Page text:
Vet professionals, like many new parents re-entering work after going on parental leave, often turn back to the workforce with new goals in mind.
Some have a new appreciation for a life balanced between career and family, while others, facing the reality of feeding, clothing and educating a child for at least the next 18 years, need a financial step up and fast.
Even still, some trepidation is common when coming back. Leaving your children with someone else while you work is stressful! And your life has changed fundamentally in an exciting yet often daunting way. You may find that your career doesn’t occupy quite as much space in your inner landscape now that you have a family–and that’s okay. But chances are you don’t want parenthood to completely subsume your identity either.
Being a working parent, especially in an emotionally demanding career like veterinary science, is a delicate exercise in both ruthless practicality and unconditional self-love. Here are some tips for making it work:
Get ready to switch on “vet mode” after months or years of exclusively “mum/dad mode”
Believe it or not, your professional expertise is still there–you just haven’t been using it. Take some time to revisit key parts of your education, and consider enrolling in an online professional development program for vets–some exist which are specifically aimed at vet professionals returning after leave.
Make sure you leave plenty of time to take care of practicalities like arranging childcare, reactivating necessary registrations and licenses, and making arrangements to pump and store milk at work if you’re breastfeeding. The more thoroughly you have the nitty gritty details nailed down, the more you can relax.
Give yourself space to think
Many working parents want to be both the ideal parent and the ideal professional–which leads to guilt, because it’s impossible. You will have to let others you trust step in to help care for your child sometimes. You will have to be less available to your patients and colleagues and deal with more absences.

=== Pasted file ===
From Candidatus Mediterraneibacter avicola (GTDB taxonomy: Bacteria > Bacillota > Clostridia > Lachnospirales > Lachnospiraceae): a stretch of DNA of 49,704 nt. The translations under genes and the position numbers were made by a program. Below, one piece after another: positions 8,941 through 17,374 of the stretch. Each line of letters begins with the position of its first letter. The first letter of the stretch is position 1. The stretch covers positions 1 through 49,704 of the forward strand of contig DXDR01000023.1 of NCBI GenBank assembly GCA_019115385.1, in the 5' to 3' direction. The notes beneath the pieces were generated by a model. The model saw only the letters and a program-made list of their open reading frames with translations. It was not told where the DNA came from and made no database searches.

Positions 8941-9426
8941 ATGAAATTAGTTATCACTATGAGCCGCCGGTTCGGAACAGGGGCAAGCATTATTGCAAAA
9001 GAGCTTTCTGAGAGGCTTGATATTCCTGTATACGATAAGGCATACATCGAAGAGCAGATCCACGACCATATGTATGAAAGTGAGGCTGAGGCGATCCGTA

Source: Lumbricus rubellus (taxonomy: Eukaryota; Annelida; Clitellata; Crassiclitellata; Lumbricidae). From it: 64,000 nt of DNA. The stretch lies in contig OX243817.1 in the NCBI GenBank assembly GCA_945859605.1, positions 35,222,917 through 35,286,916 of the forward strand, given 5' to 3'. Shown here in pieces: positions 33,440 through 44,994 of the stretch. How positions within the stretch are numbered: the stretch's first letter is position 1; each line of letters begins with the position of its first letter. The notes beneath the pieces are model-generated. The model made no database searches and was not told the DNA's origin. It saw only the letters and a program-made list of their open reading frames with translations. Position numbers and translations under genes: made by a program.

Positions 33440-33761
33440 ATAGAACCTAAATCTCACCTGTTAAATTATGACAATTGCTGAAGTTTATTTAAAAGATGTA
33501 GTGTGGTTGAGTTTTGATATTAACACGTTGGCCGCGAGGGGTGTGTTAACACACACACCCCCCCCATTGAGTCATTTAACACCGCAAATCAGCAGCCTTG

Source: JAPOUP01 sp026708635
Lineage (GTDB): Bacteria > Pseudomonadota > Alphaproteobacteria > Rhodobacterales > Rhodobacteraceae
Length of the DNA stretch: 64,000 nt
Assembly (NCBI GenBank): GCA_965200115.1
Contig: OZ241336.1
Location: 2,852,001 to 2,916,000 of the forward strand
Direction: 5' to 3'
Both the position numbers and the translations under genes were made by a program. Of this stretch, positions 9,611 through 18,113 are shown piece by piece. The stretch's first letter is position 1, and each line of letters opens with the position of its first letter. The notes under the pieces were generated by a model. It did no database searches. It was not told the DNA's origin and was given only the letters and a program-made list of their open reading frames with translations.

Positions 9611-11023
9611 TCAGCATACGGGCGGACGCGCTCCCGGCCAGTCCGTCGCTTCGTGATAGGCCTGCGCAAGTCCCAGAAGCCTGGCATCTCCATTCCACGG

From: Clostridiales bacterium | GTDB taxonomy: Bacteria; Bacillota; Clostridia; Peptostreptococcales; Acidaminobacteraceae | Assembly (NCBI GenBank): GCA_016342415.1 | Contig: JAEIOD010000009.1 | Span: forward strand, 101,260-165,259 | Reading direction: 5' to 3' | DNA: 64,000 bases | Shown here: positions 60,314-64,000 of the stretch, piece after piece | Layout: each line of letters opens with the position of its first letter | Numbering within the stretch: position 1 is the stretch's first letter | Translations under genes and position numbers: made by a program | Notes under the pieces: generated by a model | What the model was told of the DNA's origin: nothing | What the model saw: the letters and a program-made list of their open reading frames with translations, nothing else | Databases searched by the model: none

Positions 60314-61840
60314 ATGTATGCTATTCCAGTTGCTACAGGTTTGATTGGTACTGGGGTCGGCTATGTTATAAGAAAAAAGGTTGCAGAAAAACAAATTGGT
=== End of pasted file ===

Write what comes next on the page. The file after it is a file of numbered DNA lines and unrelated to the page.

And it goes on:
In light of this, it’s important to make quiet time for yourself–somehow!–and really consider what your priorities are in both areas of your life. What are your long-term career goals? What milestones and special times with your family will be deathbed regrets if you’re not there because of work?
This is heavy stuff, and many newly minted working parents feel a dip in their mental clarity and emotional stability. Remember that no one can do this alone. Turn to others for support–and don’t beat yourself up if you find your own standards hard to live up to. Focus your real energy on your main priorities. Everywhere else, your best will just have to do–even if it doesn’t look like your pre-baby best.
Give your kids space to adjust
Returning to the office is stressful enough for you without Monday morning tantrums from equally stressed preschoolers. As soon as you know for sure you’ll be returning to the clinic, start the process of shifting the daily routine. Depending on your kids’ ages, that might mean earlier mealtimes, later naptimes, or even stepping up the toilet training process.
It’s also important to get them comfortable with any nannies, babysitters or daycare facilities that will be involved. If at all possible, schedule short visits to help them get used to the people they’ll be spending the days with before the first all-day event.
Younger babies might need time to gradually get used to bottles instead of breastfeeding, and older ones might need time to get used to being fed on a different schedule. Again, it helps to start thinking about this as soon as you know you’ll be heading back to work–rushing can be rough for everyone involved.
Keep the lines of discussion open with your employer
If you’re on parental leave, keep up a dialogue with your workplace about how they can help you be successful once you return. If you’re interviewing for new roles, ask about their carers’ leave policies and what the shift flexibility is like so you can consider your options as you choose between offers.
In addition to carers’ leave and sick leave, a conscientious employer should provide you with the opportunity for administrative time and should allow you time and a space to pump if you’re breastfeeding–read up on local and company policies and be firm about your rights if anybody tries to pressure you out of taking time you’re entitled to.
Some people find that a return to full-time clinic work is too much logistically, but telemedicine and mobile vet work give them the perfect balance. Communicate with your employer, but also stay in touch with yourself. If you’re overwhelmed, instead of blaming yourself, ask “What can I change to make it easier?”
You can do this. Being a parent and being a vet both demand a lot from you–but both are hugely rewarding and enrich your life in countless ways. With realism, self-forgiveness, and patience, you can give both your patients and your kids the care and love that can only come from you.